Hybrid Long-Term Care Policies Provide Cash and Leave Some Behind
By John F. Wasik
March 4, 2016
There’s a good reason to have long-term care coverage in your wealth management plan. If you need to go to a nursing home, it can cost more than $90,000 a year for a private room, according to a survey by Genworth Financial, an insurance company. The costs, especially for longer stays because of Alzheimer’s disease, can deplete your estate.
The financial impact of prolonged long-term care expenses concerned Brian Cassell, 55, a veterinarian in Denver, and his wife, Linda. Although they had looked at several stand-alone policies for long-term care, they didn’t like them because they were expensive and the premiums could rise. They wanted something more flexible.
Working with financial planners, the Cassells looked at a relatively new option, hybrid policies that package coverage for long-term care with a universal life insurance policy or a fixed annuity. Such products can be tapped for reasons other than long-term care and even passed on to heirs, although the amount available for other uses is reduced if you use the hybrid to pay for long-term care.
The Cassells decided on a universal life policy that included long-term care coverage. They paid a $97,000 lump sum with a fixed $4,800 annual premium. Unlike conventional policies for long-term care, theirs allowed them to tap into all the money paid in after seven years for any reason. The money grows with interest and is invested.
“It’s a triple threat,” Dr. Cassell said, “because it could be viewed as a fixed-income investment, cover long-term care and provide a life insurance benefit.”
Sales of such hybrid or combination products have more than doubled since 2008 to more than $2.4 billion last year, according to Limra, an insurance industry research group. In comparison, $300 million in stand-alone policies for long-term care are sold annually, which are now actively sold by only 16 insurers, compared with nearly 100 a decade ago, as companies face higher costs and drop out of the market.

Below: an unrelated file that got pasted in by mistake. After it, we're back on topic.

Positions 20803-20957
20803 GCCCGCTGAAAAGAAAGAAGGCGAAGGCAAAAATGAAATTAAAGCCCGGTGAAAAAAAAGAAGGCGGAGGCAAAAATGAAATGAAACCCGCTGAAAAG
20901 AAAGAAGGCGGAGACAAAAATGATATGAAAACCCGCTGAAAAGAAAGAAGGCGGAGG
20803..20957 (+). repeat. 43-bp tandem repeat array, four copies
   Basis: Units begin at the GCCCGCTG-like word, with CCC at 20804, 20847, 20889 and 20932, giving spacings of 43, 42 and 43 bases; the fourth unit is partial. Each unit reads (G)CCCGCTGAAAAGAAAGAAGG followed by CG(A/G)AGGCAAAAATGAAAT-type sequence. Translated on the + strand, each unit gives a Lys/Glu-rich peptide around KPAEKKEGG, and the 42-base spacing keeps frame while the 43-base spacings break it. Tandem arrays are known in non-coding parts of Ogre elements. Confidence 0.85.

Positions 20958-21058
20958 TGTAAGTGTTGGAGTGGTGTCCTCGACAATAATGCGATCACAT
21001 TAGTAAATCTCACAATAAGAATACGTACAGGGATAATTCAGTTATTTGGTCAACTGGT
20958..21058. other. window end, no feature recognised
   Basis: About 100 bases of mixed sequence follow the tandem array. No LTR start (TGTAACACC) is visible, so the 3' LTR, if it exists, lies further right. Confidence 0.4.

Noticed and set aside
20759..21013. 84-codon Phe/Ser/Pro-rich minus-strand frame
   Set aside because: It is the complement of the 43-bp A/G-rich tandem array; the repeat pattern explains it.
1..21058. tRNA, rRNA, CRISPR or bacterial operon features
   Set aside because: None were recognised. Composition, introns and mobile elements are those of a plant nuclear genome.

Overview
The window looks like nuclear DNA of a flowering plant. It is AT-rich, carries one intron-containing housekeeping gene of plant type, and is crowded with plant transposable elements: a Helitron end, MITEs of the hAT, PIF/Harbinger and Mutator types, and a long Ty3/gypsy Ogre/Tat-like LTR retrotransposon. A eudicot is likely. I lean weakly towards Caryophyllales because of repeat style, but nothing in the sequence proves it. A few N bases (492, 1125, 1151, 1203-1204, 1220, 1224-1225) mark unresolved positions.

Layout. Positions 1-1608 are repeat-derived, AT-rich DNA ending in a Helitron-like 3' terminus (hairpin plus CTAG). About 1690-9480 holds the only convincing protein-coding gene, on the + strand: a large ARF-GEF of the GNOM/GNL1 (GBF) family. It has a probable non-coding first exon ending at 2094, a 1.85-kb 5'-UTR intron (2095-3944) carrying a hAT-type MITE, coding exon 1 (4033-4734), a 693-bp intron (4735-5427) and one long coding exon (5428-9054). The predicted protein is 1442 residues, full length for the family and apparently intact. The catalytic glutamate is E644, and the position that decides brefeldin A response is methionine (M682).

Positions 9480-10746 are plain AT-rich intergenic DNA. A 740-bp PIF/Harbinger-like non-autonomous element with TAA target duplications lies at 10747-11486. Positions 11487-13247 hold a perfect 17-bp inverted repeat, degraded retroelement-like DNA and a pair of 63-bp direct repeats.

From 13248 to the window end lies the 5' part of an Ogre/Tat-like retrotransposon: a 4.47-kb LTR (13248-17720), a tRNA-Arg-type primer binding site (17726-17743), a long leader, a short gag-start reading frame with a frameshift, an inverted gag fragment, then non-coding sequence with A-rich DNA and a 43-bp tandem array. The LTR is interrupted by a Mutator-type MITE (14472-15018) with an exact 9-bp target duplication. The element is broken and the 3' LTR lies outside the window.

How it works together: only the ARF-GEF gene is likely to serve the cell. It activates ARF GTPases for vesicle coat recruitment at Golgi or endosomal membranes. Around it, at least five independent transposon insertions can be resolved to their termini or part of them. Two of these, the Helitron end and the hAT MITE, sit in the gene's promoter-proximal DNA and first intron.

The cash can later be used to pay for long-term care benefits. For a hybrid life plan, for example, you may pay a single premium of $100,000 and be entitled to $400,000 in payments for long-term care after a certain period. Many hybrid plans have such so-called surrender periods that put the money off limits for a certain number of years. A penalty is imposed if the money is withdrawn during that period.
Kevin Couper, a certified financial planner with Sontag Advisory in New York, says he recommends hybrid policies for clients with $3 million to $4 million in total assets, if they are seeking insurance for long-term care. With this kind of insurance, though, the insurance company gets quite a bit of cash upfront. Once you pay into a policy, the insurance company will be holding and managing the money, and it may be difficult to get it out in the short term because of surrender fees.
“Not all of my clients can write a $100,000 check,” said Kristi Sullivan, a certified financial planner in Denver, who advised the Cassells. “It’s not for everybody.” She said clients with $500,000 to $2 million in assets should consider the policies. Above those thresholds, it’s possible to self-insure, or cover the costs out of pocket. Below that range, clients could spend down their assets to eventually qualify for Medicaid.
Hybrid long-term care plans can become complicated and, given their varying features, it is hard to compare their value with traditional long-term care coverage. And you can be denied coverage — a difference from standard health insurance.
Insurers will carefully review your medical history for chronic diseases like diabetes and acute events like strokes. Such so-called health underwriting is an obstacle for those who may need long-term care insurance the most, particularly those with a family history of dementia, debilitating maladies or Alzheimer’s disease.
Before deciding on a hybrid policy, you’ll need to consider: Do you need monthly income? If so, you should lean toward an annuity. Does a spouse or partner need coverage? Do you need a death benefit for survivors? How long must you wait for access to the money in the policy?
Many insurance products may have riders that provide features like accelerated benefits, which allow policyholders to tap the cash in the policy before death, or coverage for chronic conditions. But you will certainly pay more for policies with riders than for conventional stand-alone life or annuity products.
When surveying the policies, work with a fee-only financial planner or adviser who doesn’t make a commission on selling the plans. You want objective advice and need to know how such a policy will fit into your overall financial or estate plan — or if you need it at all.